Concrete Math And Term Rewriting

Sean Vig edited this page Mar 7, 2012 · 4 revisions
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Concrete Math And Term Rewriting

Concrete mathematics

Hypergeometric terms

The center stage, in recurrence solving and summations, play hypergeometric terms. Formally these are sequences annihilated by first order linear recurrence operators. In simple words if we are given term a(n) then it is hypergeometric if its consecutive term ratio is a rational function in n.

To check if a sequence is of this type you can use is_hypergeometric method which is available in Basic class. Here is simple example involving a polynomial:

>>> (n**2 + 1).is_hypergeometric(n)

Of course polynomials are hypergeometric but are there any more complicated sequences of this type? Here are some trivial examples:

>>> factorial(n).is_hypergeometric(n)
>>> binomial(n, k).is_hypergeometric(n)
>>> rf(n, k).is_hypergeometric(n)
>>> ff(n, k).is_hypergeometric(n)
>>> gamma(n).is_hypergeometric(n)
>>> (2**n).is_hypergeometric(n)

We see that all species used in summations and other parts of concrete mathematics are hypergeometric. Note also that binomial coefficients and both rising and falling factorials are hypergeometric in both their arguments:

>>> binomial(n, k).is_hypergeometric(k)
>>> rf(n, k).is_hypergeometric(k)
>>> ff(n, k).is_hypergeometric(k)

To say more, all previously shown examples are valid for integer linear arguments:

>>> factorial(2*n).is_hypergeometric(n)
>>> binomial(3*n+1, k).is_hypergeometric(n)
>>> rf(n+1, k-1).is_hypergeometric(n)
>>> ff(n-1, k+1).is_hypergeometric(n)
>>> gamma(5*n).is_hypergeometric(n)
>>> (2**(n-7)).is_hypergeometric(n)

However nonlinear arguments make those sequences fail to be hypergeometric:

>>> factorial(n**2).is_hypergeometric(n)
>>> (2**(n**3 + 1)).is_hypergeometric(n)

If not only the knowledge of being hypergeometric or not is needed, you can use hypersimp() function. It will try to simplify combinatorial expression and if the term given is hypergeometric it will return a quotient of polynomials of minimal degree. Otherwise is will return None to say that sequence is not hypergeometric:

>>> hypersimp(factorial(2*n), n)
(1 + 2*n)*(2 + 2*n)
>>> hypersimp(factorial(n**2), n)

Difference equations

Term rewriting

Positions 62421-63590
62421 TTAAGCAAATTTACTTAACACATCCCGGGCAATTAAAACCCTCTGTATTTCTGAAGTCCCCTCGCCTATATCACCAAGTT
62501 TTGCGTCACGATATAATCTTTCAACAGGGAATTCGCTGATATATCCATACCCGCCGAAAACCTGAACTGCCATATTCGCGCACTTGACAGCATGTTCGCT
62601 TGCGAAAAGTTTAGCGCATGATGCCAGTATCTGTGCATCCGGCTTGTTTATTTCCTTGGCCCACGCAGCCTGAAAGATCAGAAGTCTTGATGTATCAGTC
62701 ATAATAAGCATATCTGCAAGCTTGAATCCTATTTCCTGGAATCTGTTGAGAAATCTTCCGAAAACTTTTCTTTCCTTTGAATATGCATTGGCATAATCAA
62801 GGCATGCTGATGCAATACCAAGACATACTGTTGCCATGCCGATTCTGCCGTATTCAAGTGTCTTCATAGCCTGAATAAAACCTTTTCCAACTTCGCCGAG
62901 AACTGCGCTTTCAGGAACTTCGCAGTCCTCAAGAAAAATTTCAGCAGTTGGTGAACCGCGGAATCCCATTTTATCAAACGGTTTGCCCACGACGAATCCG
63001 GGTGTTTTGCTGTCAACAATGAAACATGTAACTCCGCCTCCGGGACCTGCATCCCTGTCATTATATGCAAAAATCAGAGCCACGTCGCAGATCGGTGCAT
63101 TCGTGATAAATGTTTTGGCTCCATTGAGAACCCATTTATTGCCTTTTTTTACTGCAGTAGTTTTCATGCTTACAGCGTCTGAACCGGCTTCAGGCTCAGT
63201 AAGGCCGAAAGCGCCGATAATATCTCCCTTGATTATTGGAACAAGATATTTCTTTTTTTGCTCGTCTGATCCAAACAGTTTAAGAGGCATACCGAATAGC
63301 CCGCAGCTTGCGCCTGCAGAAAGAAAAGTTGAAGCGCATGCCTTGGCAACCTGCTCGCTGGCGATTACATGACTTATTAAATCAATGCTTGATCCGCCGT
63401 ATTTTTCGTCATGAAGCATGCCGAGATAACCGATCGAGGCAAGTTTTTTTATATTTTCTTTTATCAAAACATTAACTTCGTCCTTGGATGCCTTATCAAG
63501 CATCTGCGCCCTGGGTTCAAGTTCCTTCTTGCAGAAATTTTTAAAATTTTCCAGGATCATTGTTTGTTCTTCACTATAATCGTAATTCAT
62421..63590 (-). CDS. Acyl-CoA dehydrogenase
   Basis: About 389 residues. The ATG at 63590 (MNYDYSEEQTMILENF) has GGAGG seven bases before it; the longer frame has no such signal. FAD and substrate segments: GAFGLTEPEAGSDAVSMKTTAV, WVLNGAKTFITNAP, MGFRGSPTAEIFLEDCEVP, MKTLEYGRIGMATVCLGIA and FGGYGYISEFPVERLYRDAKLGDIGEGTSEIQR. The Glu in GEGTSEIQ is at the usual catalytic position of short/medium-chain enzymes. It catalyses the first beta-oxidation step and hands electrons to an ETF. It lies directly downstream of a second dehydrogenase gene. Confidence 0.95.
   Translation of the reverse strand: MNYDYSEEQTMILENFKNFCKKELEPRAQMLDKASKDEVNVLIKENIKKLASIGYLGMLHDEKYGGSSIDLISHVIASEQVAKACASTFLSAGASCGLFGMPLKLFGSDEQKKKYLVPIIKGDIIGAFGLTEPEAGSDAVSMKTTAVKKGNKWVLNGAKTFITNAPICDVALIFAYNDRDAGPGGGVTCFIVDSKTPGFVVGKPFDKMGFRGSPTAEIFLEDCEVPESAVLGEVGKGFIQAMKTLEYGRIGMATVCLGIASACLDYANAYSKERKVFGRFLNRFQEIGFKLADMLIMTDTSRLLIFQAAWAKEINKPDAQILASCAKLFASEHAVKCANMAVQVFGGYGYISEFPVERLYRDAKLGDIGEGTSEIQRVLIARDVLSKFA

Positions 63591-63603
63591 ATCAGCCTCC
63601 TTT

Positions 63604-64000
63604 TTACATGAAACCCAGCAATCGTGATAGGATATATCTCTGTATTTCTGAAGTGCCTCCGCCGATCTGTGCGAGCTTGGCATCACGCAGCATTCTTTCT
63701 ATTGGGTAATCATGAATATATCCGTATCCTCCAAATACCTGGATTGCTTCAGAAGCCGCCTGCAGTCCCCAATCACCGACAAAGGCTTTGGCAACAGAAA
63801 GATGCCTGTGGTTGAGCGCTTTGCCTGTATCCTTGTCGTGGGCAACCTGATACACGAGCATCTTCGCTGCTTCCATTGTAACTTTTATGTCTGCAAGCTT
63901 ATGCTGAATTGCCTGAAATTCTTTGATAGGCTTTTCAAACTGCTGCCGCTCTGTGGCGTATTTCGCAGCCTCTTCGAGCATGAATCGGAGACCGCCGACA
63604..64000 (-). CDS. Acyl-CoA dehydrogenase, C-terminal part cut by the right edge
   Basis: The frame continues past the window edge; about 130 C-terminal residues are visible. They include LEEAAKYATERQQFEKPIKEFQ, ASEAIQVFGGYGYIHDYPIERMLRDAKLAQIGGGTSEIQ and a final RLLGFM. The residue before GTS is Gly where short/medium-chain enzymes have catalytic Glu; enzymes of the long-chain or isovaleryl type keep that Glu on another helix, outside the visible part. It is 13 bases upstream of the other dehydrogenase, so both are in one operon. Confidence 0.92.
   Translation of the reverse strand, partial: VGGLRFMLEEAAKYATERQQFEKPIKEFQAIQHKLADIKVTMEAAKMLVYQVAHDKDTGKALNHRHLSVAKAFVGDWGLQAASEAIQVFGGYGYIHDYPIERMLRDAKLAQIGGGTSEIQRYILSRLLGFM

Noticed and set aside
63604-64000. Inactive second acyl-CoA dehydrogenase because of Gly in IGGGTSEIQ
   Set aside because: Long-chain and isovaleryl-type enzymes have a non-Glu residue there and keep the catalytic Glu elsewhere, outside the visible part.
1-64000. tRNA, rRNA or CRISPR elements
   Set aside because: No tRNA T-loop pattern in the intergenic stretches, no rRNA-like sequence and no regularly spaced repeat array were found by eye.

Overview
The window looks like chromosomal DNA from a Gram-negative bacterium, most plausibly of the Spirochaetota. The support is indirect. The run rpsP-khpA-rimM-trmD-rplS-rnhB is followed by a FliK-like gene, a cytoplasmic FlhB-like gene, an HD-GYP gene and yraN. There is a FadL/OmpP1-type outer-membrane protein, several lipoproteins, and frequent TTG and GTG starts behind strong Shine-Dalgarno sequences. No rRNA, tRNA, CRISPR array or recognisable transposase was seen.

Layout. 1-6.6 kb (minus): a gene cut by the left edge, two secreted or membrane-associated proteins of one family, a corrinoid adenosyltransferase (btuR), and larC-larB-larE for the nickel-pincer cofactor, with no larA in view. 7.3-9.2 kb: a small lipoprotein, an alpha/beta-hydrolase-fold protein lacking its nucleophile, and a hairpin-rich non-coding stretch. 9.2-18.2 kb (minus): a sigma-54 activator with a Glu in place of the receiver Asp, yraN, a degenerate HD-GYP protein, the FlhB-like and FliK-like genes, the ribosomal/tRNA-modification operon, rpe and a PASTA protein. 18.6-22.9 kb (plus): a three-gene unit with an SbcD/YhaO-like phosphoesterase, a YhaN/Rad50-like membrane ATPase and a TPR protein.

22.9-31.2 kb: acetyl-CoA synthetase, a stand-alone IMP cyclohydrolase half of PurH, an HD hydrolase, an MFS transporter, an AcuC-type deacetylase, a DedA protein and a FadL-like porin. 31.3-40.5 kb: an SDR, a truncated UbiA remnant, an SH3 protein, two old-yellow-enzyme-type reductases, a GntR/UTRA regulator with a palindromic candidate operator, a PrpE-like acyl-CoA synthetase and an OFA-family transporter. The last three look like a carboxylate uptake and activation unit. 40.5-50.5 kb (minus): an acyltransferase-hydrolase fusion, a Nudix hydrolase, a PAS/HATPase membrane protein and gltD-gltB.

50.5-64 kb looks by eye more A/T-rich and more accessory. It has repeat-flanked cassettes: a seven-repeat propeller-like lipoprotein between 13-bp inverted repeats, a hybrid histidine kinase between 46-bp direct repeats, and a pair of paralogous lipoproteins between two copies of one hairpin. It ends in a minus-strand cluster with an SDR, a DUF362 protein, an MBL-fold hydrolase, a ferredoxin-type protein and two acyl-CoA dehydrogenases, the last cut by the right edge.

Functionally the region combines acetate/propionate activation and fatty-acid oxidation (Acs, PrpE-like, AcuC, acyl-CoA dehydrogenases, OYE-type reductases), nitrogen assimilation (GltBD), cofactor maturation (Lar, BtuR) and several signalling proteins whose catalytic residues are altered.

Term rewriting is a very general class of functionalities which are used to convert expressions of one type in terms of expressions of different kind. For example expanding, combining and converting expressions apply to term rewriting, and also simplification routines can be included here. Currently !SymPy has several functions and Basic built-in methods for performing various types of rewriting.


The simplest rewrite rule is expanding expressions into a sparse form. Expanding has several flavors and include expanding complex valued expressions, arithmetic expand of products and powers but also expanding functions in terms of more general functions is possible. Below are listed all currently available expand rules.

Expanding of arithmetic expressions involving products and powers:

>>> ((x + y)*(x - y)).expand(basic=True)
x**2 - y**2

>>> ((x + y + z)**2).expand(basic=True)
x**2 + y**2 + z**2 + 2*x*y + 2*x*z + 2*y*z

Arithmetic expand is done by default in expand() so the keyword basic can be omitted. However you can set basic=False to avoid this type of expand if you use rules described below. This give complete control on what is done with the expression.

Another type of expand rule is expanding complex valued expressions and putting them into a normal form. For this complex keyword is used. Note that it will always perform arithmetic expand to obtain the desired normal form:

>>> (x + I*y).expand(complex=True)
-im(y) + I*re(y) + I*im(x) + re(x)

>>> sin(x + I*y).expand(complex=True)
sin(-im(y) + re(x))*cosh(re(y) + im(x)) + I*cos(-im(y) + re(x))*sinh(re(y) + im(x))

Note also that the same behavior can be obtained by using as_real_imag() method. However it will return a tuple containing the real part in the first place and the imaginary part in the other. This can be also done in a two step process by using collect function:

>>> (x + I*y).as_real_imag()
(-im(y) + re(x), re(y) + im(x))

>>> collect((x + I*y).expand(complex=True), I, evaluate=False)
{I: re(y) + im(x), 1: -im(y) + re(x)}

There is also possibility for expanding expressions in terms of expressions of different kind. This is very general type of expanding and usually you would use rewrite() to do specific type of rewrite:

1/2 + (1/2)*5**(1/2)